May 25, 2016
Established in 2000 by Intel co-founder Gordon Moore and his wife, Betty, the Gordon and Betty Moore Foundation holds assets of $6.56 billion and in 2013 was the ninth largest U.S. foundation by asset size and tenth in total giving. With a focus on "[tackling] large, important issues at a scale where it can achieve significant and measurable impacts," the foundation's main program areas include science, environmental conservation, patient care, and the San Francisco Bay Area.
Harvey V. Fineberg, M.D., Ph.D., joined the foundation as president in January 2015. Prior to that, he served as president of the Institute of Medicine (2002-14) and as provost of Harvard University (1997-2001), following thirteen years as dean of the university's School of Public Health. A co-founder and former president of the Society for Medical Decision Making, Fineberg has served as a consultant to the World Health Organization and serves on the boards of the Carnegie Endowment for International Peace (which he chairs), the William and Flora Hewlett Foundation, and the China Medical Board.
PND spoke with Fineberg via email about the foundation's approach to grantmaking in the areas of environmental conservation, scientific research, and patient care.
Philanthropy News Digest: As Gordon and Betty Moore, you, and foundation staff have made clear over the years, the Moore Foundation supports fundamental scientific research and embraces experimentation in its grantmaking. Are those two things ever in conflict? And how do you and your colleagues find the proper balance between them?
Harvey Fineberg: Our support for fundamental research enables scientific breakthroughs. We embrace a systematic or "scientific" approach in all of our grantmaking, whether in basic research, environmental conservation, patient care, or at home in the Bay Area.
The systematic approach in grantmaking means that we rely on evidence and investigation, focus on long-term goals, and place a premium on defining measurable outcomes. We develop clear hypotheses that guide our investments. Along the way we continually test our assumptions, challenge our thinking, and, as necessary, adjust our course in pursuit of those outcomes.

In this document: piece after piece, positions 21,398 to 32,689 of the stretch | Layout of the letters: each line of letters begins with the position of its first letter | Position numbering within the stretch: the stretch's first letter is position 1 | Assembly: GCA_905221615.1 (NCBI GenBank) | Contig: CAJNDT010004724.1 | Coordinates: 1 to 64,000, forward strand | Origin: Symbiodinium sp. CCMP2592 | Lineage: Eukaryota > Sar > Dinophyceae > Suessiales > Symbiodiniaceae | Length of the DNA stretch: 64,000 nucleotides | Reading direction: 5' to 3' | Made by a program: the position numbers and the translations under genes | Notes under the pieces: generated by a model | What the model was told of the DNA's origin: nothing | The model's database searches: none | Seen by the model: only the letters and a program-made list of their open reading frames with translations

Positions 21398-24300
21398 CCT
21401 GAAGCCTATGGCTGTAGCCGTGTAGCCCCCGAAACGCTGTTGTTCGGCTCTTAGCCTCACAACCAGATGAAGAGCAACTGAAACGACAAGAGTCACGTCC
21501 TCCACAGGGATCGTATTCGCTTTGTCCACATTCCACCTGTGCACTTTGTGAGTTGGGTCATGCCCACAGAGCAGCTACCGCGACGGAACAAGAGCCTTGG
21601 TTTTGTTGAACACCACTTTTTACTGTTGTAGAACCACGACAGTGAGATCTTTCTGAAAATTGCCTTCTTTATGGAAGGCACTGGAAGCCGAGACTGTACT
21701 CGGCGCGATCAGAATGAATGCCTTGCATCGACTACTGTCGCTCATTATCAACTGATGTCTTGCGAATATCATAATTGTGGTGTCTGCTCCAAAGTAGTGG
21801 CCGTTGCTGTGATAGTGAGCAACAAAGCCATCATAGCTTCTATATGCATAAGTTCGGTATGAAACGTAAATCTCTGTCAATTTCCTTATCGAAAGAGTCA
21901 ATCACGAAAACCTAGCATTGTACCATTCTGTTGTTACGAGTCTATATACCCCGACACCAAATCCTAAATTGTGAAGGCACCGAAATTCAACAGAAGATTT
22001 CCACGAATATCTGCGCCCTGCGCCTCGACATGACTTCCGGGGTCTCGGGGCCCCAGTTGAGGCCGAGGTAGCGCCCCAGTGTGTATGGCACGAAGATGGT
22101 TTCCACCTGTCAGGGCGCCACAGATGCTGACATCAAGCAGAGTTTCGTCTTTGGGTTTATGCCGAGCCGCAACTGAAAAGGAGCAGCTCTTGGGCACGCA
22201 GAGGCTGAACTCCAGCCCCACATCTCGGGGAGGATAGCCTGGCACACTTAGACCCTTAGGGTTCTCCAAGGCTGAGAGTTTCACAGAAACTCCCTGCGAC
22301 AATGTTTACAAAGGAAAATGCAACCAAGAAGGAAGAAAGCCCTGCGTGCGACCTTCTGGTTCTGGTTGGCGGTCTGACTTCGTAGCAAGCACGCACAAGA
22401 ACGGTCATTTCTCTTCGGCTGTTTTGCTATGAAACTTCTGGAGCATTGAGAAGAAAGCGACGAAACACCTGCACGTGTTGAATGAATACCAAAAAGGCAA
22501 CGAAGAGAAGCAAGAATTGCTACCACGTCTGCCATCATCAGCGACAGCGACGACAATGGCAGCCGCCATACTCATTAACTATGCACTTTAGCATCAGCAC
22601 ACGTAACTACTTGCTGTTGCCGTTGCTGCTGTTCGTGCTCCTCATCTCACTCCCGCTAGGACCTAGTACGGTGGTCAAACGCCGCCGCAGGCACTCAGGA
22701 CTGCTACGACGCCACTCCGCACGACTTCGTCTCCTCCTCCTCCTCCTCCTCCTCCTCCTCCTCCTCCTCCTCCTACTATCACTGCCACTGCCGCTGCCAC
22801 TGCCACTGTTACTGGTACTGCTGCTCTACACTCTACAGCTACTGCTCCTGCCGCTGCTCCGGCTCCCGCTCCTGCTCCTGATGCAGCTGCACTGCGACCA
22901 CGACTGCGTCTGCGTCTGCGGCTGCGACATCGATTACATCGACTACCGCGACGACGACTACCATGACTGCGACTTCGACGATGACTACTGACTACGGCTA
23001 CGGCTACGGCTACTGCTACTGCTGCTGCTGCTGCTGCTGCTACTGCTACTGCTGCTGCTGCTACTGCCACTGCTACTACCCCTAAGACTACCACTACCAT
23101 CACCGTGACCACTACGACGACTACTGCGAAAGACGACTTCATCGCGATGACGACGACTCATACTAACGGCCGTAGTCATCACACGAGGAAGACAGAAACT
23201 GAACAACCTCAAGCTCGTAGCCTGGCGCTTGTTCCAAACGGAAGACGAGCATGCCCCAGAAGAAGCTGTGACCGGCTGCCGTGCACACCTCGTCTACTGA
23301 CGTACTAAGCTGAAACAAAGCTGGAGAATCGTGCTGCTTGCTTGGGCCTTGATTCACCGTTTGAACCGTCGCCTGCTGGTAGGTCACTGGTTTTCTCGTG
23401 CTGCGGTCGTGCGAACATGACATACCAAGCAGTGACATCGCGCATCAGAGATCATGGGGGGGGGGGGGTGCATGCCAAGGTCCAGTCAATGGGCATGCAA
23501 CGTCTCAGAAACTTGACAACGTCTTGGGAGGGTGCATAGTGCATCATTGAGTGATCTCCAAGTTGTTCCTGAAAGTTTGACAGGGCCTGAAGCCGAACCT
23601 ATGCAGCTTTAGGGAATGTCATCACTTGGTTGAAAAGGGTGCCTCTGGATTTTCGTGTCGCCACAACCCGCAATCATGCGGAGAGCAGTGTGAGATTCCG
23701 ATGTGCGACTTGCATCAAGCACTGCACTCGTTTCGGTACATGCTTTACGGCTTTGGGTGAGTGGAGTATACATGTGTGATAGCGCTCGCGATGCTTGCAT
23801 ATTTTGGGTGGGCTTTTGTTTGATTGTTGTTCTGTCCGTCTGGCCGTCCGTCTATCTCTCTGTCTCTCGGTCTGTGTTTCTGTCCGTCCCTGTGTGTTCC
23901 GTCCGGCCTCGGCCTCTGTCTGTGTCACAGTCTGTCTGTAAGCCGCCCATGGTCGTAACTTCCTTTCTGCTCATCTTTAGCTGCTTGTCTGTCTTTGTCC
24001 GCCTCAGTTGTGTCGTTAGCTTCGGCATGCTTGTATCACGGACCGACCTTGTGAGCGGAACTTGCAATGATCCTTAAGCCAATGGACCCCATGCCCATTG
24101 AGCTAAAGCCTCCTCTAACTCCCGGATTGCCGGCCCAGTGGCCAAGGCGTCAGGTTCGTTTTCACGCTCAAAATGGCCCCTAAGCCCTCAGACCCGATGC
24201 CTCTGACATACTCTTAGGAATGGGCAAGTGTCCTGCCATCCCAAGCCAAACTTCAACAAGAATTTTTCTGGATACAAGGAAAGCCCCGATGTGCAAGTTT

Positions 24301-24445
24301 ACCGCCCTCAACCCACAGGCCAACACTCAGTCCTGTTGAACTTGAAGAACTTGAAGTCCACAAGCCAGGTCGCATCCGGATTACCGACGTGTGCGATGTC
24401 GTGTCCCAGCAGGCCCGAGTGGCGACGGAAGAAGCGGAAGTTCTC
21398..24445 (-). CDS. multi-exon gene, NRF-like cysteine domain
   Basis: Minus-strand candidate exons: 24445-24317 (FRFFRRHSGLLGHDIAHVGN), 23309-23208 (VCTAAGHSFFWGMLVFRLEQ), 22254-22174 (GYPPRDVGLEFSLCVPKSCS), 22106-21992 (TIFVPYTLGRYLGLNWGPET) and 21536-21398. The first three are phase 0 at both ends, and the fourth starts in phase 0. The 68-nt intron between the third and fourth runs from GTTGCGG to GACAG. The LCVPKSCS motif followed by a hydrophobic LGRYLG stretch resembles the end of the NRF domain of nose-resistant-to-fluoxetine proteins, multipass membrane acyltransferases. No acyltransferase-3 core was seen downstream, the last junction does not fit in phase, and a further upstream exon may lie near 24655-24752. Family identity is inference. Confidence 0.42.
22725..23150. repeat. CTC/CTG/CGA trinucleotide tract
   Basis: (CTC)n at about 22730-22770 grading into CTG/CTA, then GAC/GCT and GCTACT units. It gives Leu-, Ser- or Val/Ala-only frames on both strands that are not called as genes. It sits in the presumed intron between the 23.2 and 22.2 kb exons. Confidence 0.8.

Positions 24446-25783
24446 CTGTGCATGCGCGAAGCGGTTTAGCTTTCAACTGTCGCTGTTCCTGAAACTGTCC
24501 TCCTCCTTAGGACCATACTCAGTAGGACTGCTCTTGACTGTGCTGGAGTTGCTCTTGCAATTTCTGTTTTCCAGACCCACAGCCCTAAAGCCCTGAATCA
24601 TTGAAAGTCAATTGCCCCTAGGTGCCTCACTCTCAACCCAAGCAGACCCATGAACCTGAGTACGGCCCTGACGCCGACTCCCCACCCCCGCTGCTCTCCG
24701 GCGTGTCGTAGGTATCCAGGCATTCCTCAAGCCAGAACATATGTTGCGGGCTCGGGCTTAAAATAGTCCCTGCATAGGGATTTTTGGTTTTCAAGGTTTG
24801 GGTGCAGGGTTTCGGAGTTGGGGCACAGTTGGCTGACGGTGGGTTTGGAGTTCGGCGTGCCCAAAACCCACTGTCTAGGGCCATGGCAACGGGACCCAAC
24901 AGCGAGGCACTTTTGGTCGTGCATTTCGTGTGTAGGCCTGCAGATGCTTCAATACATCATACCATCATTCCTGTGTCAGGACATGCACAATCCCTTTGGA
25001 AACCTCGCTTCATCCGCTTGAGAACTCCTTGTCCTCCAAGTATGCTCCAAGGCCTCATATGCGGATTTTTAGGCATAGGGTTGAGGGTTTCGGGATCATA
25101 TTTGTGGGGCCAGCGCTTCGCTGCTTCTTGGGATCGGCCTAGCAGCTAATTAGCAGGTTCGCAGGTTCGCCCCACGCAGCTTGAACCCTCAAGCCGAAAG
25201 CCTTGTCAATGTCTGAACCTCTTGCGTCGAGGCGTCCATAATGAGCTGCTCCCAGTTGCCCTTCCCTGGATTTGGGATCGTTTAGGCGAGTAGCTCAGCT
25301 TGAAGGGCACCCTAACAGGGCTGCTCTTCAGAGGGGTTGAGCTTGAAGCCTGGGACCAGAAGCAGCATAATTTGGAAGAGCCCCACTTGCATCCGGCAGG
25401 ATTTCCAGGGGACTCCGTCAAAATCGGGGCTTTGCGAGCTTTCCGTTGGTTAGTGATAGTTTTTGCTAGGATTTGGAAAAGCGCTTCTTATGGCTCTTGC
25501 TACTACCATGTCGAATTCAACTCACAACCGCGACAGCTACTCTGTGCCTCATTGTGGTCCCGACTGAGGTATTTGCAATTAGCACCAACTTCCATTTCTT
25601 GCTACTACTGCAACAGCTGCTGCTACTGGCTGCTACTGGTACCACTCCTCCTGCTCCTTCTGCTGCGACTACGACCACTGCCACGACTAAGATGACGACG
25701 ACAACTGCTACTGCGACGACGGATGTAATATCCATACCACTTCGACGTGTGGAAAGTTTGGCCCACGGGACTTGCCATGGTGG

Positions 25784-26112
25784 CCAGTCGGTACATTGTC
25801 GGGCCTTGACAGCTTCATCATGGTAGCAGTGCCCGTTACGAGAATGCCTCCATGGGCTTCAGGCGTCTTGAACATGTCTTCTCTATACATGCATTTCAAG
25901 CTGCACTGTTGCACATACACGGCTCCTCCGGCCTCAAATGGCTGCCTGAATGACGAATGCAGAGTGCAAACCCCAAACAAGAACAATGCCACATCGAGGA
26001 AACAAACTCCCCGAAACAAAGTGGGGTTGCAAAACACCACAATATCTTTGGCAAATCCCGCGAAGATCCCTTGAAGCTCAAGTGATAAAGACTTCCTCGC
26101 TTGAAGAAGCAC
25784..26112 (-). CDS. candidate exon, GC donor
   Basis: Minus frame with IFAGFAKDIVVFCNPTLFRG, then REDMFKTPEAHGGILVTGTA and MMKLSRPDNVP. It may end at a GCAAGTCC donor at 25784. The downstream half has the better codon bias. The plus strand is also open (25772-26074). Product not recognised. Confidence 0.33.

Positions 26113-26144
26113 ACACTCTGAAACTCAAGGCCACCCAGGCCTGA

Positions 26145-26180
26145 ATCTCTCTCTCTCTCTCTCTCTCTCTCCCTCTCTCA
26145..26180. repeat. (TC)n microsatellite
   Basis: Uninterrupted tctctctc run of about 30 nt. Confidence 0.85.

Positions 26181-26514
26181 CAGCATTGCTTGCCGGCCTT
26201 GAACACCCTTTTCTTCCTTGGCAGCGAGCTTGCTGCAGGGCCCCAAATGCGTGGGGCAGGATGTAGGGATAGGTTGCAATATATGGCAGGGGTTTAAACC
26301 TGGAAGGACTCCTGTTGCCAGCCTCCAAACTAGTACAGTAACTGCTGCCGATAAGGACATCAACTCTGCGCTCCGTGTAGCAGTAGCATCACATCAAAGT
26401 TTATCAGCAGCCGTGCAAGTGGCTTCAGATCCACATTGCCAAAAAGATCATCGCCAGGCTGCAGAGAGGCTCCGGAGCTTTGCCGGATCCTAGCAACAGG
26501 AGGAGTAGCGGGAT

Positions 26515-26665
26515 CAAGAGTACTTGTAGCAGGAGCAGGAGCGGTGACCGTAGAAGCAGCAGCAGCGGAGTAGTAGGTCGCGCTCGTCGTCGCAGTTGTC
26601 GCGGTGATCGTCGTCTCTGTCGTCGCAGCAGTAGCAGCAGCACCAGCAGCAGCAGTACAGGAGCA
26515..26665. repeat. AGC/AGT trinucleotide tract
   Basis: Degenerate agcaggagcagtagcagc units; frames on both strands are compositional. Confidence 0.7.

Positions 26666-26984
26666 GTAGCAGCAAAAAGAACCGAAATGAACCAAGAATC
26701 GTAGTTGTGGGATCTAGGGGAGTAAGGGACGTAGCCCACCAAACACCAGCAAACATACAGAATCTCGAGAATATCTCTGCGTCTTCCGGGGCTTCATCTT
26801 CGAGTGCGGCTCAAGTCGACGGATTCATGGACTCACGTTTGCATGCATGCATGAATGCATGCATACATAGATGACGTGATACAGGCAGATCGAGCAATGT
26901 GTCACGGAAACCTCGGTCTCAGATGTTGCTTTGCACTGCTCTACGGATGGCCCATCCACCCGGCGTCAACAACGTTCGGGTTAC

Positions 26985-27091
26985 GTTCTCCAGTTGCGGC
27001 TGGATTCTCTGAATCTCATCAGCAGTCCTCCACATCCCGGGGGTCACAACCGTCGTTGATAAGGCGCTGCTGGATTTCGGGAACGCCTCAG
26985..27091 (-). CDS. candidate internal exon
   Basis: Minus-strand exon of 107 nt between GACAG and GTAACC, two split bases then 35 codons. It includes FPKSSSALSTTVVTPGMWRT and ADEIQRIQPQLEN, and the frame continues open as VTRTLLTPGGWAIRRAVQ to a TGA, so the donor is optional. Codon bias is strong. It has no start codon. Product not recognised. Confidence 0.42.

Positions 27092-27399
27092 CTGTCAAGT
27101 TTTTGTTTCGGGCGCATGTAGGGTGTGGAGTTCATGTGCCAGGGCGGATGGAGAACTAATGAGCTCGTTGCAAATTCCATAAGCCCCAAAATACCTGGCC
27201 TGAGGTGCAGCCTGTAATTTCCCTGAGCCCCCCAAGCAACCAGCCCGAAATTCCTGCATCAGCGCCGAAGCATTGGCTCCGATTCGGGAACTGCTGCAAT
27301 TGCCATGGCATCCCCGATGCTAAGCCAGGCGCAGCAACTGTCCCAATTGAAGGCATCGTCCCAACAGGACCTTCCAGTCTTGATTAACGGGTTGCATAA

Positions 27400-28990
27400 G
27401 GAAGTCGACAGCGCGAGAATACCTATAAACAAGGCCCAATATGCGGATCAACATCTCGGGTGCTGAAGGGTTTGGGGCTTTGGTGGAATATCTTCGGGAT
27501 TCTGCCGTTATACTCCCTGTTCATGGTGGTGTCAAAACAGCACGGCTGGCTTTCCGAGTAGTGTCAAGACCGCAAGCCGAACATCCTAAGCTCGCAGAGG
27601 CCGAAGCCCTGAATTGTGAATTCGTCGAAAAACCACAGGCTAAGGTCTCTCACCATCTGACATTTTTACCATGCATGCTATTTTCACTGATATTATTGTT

In our grantmaking, we are prepared to aim high; we like to identify a path to success, and we are willing to fail in pursuit of a worthy goal. We know that accomplishing big things can take time, and we are investing for the long term.
PND: From your vantage point, does the foundation's focus on evidence make it an outlier in the philanthropic world?
HF: Gordon Moore has encouraged us to "swing for the fences." As we aim to tackle complex, important problems, we understand the world may change in profoundly important ways that we cannot predict. We work diligently to drive change to a certain scale or scope and understand there are times we may fall short. When things don't go according to plan — for better or worse — the most important thing we can do is learn from that experience and try to improve the next time.
PND: The foundation has chosen not to invest in efforts to address global climate change directly. Yet many of the land, marine, and freshwater ecosystems the foundation is working to conserve are directly affected by both the causes and effects of climate change. Is conservation enough to save critical ecosystems on a planet that seems to be warming rapidly?
HF: Arguably, the threat of climate change affects everything. It is undoubtedly one of the most important challenges of our time. The question for any foundation, including ours, is how to focus and apply your resources, and that means making choices about what you do and what you do not do. A foundation can try to influence the world in many ways: you can focus on problems, people, institutions, or causes. In general, we choose to focus on solving big problems. We often invest in human capital and institutions, but with the larger goal of achieving a better outcome in solving one or more problems. We are a problem-driven, rather than a cause-based, organization.